Context: Non-muscle-invasive bladder cancer (NMIBC) is associated with a high recurrence risk, partly because of the persistence of lesions following transurethral resection of bladder tumour (TURBT) due to the presence of multiple lesions and the difficulty in identifying the exact extent and location of tumours using standard white-light cystoscopy (WLC). Hexaminolevulinate (HAL) is an optical-imaging agent used with blue-light cystoscopy (BLC) in NMIBC diagnosis. Increasing evidence from long-term follow-up confirms the benefits of BLC over WLC in terms of increased detection and reduced recurrence rates.
Objective: To provide updated expert guidance on the optimal use of HAL-guided cystoscopy in clinical practice to improve management of patients with NMIBC, based on a review of the most recent data on clinical and cost effectiveness and expert input.
Evidence acquisition: PubMed and conference searches, supplemented by personal experience.
Evidence synthesis: Based on published data, it is recommended that BLC be used for all patients at initial TURBT to increase lesion detection and improve resection quality, thereby reducing recurrence and improving outcomes for patients. BLC is particularly useful in patients with abnormal urine cytology but no evidence of lesions on WLC, as it can detect carcinoma in situ that is difficult to visualise on WLC. In addition, personal experience of the authors indicates that HAL-guided BLC can be used as part of routine inpatient cystoscopic assessment following initial TURBT to confirm the efficacy of treatment and to identify any previously missed or recurrent tumours. Health economic modelling indicates that the use of HAL to assist primary TURBT is no more expensive than WLC alone and will result in improved quality-adjusted life-years and reduced costs over time.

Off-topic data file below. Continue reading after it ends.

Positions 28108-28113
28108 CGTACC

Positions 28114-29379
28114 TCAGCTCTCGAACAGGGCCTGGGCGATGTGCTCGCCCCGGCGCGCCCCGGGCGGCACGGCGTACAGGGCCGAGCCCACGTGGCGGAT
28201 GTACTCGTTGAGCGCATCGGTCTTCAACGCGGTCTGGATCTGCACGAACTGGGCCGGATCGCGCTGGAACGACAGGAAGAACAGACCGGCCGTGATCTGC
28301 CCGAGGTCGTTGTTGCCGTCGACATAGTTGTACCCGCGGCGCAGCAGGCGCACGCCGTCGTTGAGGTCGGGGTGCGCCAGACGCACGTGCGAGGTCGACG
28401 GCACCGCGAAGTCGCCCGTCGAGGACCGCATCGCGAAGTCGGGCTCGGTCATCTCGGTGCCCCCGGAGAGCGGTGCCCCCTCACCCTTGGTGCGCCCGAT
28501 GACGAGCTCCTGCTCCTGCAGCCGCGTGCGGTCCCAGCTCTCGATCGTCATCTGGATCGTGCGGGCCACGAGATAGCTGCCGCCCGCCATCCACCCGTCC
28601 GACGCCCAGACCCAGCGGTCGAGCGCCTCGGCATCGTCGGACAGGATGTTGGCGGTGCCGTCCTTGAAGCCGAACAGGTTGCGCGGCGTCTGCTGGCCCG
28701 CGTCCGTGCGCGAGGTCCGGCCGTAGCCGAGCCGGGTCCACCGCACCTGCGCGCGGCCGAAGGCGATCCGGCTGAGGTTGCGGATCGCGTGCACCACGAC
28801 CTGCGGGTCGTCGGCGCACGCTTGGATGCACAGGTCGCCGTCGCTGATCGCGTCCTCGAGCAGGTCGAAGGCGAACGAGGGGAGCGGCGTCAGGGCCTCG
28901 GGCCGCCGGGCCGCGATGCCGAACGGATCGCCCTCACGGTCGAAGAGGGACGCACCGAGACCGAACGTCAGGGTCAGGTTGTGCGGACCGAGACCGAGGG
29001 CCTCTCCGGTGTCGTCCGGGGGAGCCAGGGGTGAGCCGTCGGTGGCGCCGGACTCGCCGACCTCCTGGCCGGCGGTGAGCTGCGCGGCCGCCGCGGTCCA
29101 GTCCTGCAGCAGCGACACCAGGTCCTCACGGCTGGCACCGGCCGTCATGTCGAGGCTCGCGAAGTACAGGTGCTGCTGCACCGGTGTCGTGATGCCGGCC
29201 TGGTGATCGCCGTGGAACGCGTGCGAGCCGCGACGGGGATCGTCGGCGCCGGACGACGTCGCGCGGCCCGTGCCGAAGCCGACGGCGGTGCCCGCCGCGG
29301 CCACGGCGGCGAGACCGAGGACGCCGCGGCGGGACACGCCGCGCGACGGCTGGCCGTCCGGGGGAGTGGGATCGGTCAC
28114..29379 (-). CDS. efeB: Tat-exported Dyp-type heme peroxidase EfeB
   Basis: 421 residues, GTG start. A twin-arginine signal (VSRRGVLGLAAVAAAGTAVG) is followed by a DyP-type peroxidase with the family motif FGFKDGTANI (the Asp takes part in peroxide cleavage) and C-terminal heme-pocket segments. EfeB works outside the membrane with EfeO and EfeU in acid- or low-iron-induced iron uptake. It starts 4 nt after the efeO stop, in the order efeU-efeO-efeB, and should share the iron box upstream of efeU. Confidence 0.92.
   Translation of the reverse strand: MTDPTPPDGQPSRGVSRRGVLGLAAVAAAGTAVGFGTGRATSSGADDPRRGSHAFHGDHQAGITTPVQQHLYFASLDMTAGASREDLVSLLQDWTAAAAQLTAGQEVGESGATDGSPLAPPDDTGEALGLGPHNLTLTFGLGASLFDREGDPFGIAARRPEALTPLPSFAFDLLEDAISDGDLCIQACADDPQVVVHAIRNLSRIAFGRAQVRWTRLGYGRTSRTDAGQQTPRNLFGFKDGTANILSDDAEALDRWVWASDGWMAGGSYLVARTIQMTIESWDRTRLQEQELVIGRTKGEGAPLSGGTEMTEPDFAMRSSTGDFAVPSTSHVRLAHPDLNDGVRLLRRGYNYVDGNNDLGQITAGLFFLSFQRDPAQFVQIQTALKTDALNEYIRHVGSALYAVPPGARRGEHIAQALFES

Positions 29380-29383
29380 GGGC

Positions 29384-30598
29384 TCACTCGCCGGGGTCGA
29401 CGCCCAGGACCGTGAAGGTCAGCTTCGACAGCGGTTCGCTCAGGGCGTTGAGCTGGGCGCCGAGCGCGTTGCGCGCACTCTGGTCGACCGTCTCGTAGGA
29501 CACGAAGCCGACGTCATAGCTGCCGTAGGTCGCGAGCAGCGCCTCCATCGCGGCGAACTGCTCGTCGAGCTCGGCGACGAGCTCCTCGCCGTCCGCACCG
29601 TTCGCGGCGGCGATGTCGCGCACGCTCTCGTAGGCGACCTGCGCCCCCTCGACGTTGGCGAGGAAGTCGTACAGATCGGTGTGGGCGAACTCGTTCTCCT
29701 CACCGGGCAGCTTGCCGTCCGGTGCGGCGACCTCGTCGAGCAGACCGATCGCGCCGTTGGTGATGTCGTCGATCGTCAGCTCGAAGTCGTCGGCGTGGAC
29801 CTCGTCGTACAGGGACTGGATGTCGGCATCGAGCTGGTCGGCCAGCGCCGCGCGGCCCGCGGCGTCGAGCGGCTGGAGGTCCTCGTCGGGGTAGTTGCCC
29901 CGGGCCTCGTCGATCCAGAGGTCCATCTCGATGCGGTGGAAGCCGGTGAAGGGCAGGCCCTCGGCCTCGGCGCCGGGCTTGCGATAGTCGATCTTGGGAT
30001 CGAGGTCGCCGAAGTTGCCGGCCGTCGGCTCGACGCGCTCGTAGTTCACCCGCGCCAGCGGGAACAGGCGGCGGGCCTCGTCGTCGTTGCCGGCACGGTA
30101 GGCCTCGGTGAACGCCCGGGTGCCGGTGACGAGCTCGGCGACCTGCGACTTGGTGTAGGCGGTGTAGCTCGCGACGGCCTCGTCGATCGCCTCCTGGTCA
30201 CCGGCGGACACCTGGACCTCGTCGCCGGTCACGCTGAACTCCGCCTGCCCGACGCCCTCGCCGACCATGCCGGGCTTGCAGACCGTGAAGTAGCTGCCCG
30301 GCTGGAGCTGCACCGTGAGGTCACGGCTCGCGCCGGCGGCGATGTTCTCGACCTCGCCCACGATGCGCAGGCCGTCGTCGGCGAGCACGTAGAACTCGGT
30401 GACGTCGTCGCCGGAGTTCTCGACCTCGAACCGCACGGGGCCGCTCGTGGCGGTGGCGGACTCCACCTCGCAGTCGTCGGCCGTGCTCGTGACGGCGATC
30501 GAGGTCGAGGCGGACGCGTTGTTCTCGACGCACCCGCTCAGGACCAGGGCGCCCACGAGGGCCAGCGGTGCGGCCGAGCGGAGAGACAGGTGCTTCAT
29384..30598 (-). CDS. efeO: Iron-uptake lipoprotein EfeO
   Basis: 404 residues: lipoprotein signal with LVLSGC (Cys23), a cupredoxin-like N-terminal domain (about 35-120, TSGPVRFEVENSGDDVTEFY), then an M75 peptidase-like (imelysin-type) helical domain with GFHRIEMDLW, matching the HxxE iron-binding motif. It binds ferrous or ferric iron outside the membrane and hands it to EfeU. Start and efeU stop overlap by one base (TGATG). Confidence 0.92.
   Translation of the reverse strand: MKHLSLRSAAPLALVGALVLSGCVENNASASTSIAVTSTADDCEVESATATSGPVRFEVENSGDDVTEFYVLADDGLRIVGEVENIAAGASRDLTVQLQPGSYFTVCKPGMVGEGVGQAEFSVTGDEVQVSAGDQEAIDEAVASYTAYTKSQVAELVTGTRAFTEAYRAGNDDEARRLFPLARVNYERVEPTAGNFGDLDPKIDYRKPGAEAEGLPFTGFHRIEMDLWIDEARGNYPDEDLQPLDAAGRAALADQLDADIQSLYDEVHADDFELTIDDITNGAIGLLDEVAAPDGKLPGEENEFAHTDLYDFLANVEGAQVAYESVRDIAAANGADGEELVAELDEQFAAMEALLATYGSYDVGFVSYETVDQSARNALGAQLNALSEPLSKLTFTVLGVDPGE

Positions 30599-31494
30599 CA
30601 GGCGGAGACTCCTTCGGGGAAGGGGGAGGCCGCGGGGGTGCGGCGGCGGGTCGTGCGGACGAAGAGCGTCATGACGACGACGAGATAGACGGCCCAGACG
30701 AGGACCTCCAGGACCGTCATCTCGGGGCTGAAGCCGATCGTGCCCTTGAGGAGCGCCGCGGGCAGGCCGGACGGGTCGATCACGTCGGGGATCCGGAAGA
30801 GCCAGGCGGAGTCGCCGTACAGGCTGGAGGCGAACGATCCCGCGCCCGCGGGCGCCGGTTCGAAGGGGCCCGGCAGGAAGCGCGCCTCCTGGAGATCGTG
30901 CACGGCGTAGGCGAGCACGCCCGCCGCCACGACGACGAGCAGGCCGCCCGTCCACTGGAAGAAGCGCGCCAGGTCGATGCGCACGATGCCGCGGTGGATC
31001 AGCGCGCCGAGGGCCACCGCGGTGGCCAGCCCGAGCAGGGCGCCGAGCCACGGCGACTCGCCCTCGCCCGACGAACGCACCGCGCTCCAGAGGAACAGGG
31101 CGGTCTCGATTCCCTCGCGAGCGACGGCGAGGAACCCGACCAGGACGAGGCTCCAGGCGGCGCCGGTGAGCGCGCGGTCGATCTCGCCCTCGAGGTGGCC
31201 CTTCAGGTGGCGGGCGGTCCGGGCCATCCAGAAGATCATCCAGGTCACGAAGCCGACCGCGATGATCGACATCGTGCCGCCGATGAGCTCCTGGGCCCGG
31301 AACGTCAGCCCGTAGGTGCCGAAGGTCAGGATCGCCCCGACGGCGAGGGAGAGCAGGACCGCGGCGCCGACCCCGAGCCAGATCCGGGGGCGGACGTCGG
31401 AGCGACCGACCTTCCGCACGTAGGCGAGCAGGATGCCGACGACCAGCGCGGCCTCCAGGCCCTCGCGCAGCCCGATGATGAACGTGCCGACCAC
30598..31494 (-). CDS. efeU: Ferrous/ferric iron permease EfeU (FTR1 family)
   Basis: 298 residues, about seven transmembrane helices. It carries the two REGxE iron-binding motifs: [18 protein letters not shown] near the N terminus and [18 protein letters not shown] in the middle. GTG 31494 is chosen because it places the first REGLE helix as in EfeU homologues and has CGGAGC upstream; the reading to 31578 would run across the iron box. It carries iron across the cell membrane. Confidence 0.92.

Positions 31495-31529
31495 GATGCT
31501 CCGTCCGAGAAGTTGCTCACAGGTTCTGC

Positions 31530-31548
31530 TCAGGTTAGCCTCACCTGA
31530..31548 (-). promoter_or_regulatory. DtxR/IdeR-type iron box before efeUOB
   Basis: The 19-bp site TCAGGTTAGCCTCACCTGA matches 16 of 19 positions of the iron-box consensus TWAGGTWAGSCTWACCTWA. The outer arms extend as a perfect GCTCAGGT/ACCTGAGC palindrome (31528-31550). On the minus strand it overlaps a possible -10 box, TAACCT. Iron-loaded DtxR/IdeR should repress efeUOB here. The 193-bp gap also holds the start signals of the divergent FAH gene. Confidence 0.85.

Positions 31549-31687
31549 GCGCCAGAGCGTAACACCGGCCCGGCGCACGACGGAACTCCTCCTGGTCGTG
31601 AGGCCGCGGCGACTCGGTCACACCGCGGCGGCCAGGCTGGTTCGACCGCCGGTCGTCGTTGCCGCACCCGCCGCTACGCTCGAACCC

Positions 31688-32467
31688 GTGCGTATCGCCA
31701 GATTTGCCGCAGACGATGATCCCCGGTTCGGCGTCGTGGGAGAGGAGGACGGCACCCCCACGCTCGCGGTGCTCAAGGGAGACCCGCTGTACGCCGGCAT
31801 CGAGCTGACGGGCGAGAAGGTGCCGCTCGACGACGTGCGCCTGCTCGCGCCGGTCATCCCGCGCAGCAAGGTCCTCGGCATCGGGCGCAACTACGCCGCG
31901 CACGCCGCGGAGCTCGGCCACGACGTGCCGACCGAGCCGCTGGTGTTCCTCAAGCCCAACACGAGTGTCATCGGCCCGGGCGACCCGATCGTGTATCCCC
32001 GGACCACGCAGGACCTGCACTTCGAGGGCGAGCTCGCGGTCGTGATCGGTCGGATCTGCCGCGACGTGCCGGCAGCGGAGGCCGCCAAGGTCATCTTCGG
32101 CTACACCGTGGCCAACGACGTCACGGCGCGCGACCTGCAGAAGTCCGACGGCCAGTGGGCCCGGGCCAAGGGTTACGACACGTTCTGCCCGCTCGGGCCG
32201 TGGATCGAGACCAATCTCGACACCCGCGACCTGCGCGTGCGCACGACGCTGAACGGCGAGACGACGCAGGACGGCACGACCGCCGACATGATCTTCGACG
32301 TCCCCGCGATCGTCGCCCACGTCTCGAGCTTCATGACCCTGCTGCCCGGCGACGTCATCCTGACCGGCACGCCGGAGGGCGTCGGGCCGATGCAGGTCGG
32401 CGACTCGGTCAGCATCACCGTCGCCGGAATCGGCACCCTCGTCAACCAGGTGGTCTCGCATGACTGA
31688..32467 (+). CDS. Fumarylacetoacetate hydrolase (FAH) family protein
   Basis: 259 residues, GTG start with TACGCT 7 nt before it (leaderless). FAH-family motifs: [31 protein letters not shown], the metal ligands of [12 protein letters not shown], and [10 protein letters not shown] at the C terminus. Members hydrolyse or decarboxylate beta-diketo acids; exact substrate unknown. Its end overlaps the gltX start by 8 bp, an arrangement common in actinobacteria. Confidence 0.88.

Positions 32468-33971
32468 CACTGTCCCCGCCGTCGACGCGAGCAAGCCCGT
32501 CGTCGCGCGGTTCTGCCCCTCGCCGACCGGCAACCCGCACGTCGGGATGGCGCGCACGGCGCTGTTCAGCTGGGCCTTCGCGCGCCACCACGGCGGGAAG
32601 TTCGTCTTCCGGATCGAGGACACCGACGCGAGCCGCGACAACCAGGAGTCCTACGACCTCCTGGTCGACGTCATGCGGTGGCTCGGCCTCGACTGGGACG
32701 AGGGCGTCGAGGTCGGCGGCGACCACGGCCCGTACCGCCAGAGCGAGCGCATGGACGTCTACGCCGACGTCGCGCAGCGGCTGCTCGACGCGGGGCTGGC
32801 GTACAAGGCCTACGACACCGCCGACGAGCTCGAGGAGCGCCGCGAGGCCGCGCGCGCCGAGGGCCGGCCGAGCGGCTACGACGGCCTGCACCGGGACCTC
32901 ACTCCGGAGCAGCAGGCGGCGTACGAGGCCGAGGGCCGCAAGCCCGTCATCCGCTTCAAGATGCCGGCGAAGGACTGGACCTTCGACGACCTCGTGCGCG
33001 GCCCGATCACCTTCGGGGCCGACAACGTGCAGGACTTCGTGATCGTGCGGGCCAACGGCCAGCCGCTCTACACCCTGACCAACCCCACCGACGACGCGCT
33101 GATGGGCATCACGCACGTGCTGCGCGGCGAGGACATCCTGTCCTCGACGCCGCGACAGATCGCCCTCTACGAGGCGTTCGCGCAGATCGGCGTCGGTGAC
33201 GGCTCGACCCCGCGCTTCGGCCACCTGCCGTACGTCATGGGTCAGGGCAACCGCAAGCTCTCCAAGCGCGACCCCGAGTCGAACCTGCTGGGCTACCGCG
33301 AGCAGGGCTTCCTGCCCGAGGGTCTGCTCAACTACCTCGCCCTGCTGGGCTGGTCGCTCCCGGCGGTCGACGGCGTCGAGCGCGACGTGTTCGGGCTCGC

Conclusions: HAL-guided BLC is a clinically effective and cost-effective tool for improving NMIBC detection and management, thereby reducing the burden of disease for patients and the health care system.
Patient summary: Blue-light cystoscopy (BLC) helps the urologist identify bladder tumours that may be difficult to see using standard white-light cystoscopy (WLC). As a result, the amount of tumour that is surgically removed is increased, and the risk of tumour recurrence is reduced. Although use of BLC means that the initial operation costs more than it would if only WLC were used, over time the total costs of managing bladder cancer are reduced because patients do not need as many additional operations for recurrent tumours.
Keywords: Bladder cancer; Cost effectiveness; Fluorescence cystoscopy; Hexaminolevulinate; Quality-adjusted life-years; Recurrence.
Copyright © 2014 European Association of Urology. Published by Elsevier B.V. All rights reserved.